BY PAUL SCHINDLER | If the biggest LGBT rights wins have been ending the Don’t Ask, Don’t Tell military policy, overturning the federal Defense of Marriage Act, and winning marriage equality nationwide, an uncomfortable truth for candidate Hillary Clinton is that the first two were reversals of policies signed into law by her husband. Vermont Senator Bernie Sanders, waging a surprisingly robust challenge from the left, reminds crowds that he was one of only 67 “no” votes on DOMA in the 435-member House of Representatives.
Some Hillary boosters argue — not unreasonably — that DOMA and Don’t Ask, Don’t Tell are both very old history, especially when evaluating a candidate who today embraces major LGBT political goals with gusto. But history is history and facts are stubborn things. What’s important to me about all this is how Clinton reckons with that past, allowing us a window on the candor she’ll bring to the ongoing fight for equality. Recent comments from Clinton give reason for pause.
First the history. In his 1992 campaign, Bill Clinton promised to end the ban on gay and lesbian military service. When faced, in his administration’s earliest days, with adamant opposition from the Joint Chiefs of Staff and members of Congress, including prominent Democrats, however, he backed down and accepted a cynical “compromise,” which led to nearly two more decades of harassment and discharge.
In 1996, as progress toward marriage equality in Hawaii stirred concern on the right, veto-proof majorities in both houses of Congress coalesced in support of DOMA. Clinton, arguing he opposed both discrimination and marriage equality, accused the Republicans of creating a wedge issue but announced he would sign the bill. His supporters insisted to do otherwise would threaten his reelection, despite GOP adversary Bob Dole’s anemic poll standing. With reelection assured by late October — and perhaps with an eye toward a 50-state sweep — the president took to small Christian radio stations in red states to brag about how he defended traditional marriage.
That last is a particularly problematic action to defend, though when Hillary spoke to MSNBC’s Rachel Maddow on October 23, the Christian radio chest-thumping did not come up. Clinton did, however, offer a defense of her husband’s reason for signing DOMA simply not supported by the facts: “On Defense of Marriage, I think what my husband believed — and there was certainly evidence to support it — is that there was enough political momentum to amend the Constitution of the United States of America, and that there had to be some way to stop that.” In other words, DOMA was that firewall. When Maddow suggested that Clinton was arguing the law was a “defensive action,” Hillary embraced that language, going so far as to apply the same explanation for Don’t Ask, Don’t Tell.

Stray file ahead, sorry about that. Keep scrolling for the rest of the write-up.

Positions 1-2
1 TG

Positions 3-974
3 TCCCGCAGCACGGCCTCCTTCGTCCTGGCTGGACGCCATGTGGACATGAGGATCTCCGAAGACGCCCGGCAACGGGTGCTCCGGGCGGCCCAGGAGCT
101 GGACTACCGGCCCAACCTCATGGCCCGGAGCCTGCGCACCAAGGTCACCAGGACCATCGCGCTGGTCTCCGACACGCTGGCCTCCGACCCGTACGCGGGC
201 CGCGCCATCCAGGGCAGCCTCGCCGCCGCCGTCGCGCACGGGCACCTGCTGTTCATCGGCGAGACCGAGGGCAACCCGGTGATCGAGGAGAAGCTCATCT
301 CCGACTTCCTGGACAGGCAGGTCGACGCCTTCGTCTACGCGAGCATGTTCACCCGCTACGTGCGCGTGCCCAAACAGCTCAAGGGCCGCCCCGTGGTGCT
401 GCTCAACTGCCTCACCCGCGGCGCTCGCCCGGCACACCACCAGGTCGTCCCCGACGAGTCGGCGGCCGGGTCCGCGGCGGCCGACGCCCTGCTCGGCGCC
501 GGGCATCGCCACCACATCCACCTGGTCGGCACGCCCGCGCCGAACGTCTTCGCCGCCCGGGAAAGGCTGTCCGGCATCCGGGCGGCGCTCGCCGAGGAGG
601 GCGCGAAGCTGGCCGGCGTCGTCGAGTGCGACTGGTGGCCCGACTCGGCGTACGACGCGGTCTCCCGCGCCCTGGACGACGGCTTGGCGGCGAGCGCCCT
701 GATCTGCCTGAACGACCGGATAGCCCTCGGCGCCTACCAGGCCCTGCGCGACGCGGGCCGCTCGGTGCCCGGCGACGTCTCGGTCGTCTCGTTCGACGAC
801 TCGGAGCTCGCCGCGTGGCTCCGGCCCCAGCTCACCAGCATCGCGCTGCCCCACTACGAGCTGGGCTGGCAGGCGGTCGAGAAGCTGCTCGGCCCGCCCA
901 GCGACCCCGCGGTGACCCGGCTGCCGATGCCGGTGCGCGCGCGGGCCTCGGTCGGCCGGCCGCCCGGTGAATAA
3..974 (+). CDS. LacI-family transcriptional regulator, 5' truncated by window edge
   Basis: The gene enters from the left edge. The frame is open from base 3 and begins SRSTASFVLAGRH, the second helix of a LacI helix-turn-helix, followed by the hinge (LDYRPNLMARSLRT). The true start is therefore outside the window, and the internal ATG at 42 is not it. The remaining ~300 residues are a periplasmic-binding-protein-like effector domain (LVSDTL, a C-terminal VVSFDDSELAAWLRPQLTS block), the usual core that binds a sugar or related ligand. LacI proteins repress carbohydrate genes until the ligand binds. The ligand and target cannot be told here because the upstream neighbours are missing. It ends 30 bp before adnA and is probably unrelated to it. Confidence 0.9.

The problem is that the constitutional amendment threat was not in the air in 1996; that wouldn’t pop up for nearly two more presidential terms, becoming a signature issue in George W. Bush’s 2004 reelection campaign. I know this from my own reporting. Freedom to Marry’s Evan Wolfson knows this because nobody knows the history of marriage equality better than he does. And Elizabeth Birch, a Hillary partisan who was in charge of the Human Rights Campaign in 1996, knows it.
As for Don’t Ask, Don’t Tell being defensive, that’s simply a cover for one of the most ineptly handled political initiatives of the Bill Clinton years.
Hillary disavowed Don’t Ask, Don’t Tell in 1999, while her husband was still in office. She was much slower to evolve on DOMA and marriage equality — telling me, in 2000, that limiting marriage to different-sex couples is justified by “historic, religious, and moral content that goes back to the beginning of time.”
In the Senate, however, she did fight efforts at a constitutional amendment; at the State Department, she racked up a stellar record in articulating a view and a policy equating gay rights with human rights; and, today, she is a staunch advocate of the Equality Act and a critic of those who hide behind religious exemption claims to deny LGBT Americans equality.
Taking the right positions, however, is just half the battle. The LGBT community needs to know that a President Hillary Clinton will fight to deliver on her commitments. If we are to gain that confidence, we need to know first and foremost that she will always level with us. In looking back at the history of her husband’s record on LGBT rights, right now Hillary is simply not doing that.